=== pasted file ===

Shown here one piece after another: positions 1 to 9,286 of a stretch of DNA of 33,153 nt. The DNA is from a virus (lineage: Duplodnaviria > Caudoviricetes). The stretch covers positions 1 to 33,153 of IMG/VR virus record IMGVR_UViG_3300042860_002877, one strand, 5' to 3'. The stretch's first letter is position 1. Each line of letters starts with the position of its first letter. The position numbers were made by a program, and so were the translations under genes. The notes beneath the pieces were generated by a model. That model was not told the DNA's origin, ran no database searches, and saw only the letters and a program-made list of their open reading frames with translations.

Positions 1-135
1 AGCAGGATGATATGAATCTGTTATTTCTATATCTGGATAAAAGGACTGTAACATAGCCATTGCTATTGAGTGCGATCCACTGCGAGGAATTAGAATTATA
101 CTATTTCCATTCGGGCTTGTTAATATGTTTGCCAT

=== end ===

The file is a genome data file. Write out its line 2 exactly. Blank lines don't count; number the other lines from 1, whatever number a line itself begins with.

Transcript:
Positions 1-135